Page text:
Central Board of Secondary Education (CBSE) has been asked by many high schools and parents, to reduce the Social Studies Syllabus. The argument is that Social Science subject affects high scores in Mathematics and Science subject.
Malathy Srinivasan (Principal of Devi Academy Senior Secondary School) told there was no distinction when it came to assigning marks for subjects.
The CBSE has in reply asked whether the load of syllabus was the consequence of a casual attitude towards the subject, need for more efficient teaching, profound content or due to poor reading habits with and lack of intellectual capacity.
Resultantly, Academics now worry that if proposal if implemented, this could switch on the movement of putting arts behind other streams. Although this trend is already evident, since in higher education, only few choose humanities, as told by academicians.
As a teacher Sadanand Menon (Art and Culture Critic) says, he has already seen the consequences of slighter significance given to social sciences. "I find students less informed of contemporary society and blank when it comes to inequalities in society."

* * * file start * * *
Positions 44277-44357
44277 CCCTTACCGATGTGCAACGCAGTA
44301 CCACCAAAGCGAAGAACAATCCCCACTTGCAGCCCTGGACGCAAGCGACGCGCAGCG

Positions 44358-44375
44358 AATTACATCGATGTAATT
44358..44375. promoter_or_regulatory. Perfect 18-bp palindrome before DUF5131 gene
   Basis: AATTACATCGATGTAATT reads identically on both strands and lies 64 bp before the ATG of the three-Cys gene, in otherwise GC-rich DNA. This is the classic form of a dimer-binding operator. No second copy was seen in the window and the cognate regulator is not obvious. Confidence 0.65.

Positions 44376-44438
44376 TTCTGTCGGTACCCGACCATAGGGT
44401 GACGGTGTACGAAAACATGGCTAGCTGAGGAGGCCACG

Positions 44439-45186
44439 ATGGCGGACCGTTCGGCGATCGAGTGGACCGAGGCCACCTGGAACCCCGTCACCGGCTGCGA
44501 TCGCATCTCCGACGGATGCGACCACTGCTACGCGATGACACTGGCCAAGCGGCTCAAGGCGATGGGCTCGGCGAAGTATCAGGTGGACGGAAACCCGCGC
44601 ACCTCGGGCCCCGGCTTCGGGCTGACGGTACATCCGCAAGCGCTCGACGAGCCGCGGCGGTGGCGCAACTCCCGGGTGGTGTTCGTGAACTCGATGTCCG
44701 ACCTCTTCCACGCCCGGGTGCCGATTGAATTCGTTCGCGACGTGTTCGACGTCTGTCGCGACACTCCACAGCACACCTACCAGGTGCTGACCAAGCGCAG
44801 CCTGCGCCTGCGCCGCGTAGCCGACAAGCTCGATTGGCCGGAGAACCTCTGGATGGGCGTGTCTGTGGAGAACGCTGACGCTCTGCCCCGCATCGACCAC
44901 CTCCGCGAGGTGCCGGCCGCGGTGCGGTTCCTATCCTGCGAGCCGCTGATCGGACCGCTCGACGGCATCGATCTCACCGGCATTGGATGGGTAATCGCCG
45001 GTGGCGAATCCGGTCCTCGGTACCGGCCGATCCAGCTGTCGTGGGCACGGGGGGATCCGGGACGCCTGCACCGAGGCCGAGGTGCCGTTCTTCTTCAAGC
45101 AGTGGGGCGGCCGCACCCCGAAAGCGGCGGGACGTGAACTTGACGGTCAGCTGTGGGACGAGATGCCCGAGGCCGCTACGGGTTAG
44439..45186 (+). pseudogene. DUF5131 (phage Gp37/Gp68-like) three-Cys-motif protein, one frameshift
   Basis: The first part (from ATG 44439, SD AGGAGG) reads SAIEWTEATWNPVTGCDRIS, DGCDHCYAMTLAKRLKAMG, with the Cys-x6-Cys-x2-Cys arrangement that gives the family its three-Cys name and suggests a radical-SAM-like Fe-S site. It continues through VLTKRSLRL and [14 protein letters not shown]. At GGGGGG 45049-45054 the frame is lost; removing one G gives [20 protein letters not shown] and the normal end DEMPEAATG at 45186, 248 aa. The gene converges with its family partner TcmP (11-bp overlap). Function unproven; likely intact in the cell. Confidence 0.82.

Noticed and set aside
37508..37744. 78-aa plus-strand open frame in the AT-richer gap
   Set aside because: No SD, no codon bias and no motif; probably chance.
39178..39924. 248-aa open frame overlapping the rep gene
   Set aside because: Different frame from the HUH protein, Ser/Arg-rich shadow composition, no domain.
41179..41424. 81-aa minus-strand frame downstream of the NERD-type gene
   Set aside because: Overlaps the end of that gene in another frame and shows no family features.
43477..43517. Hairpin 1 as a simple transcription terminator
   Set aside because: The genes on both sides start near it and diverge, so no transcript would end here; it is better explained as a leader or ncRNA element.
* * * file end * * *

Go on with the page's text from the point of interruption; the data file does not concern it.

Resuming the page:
M P Damodaran (Assistant Professor of Anthropology in University of Madras) said, Subject humanities leads to developing the student’s persona at the individual level, this helps him/her in understanding others.
"The impact of IT on mass urbanized set-ups like cities have made people crazy about jobs rather than finding themselves and their place in society," he said.
K R Maalathi (Educational consultant) opined that the approach to subject - Social Studies, in school is leading to the demise of the humanities stream in higher education. "Schools are only readying children for engineering courses and not giving them a choice. If maths and science are given nine periods a week, social studies is given only six," as stated by her.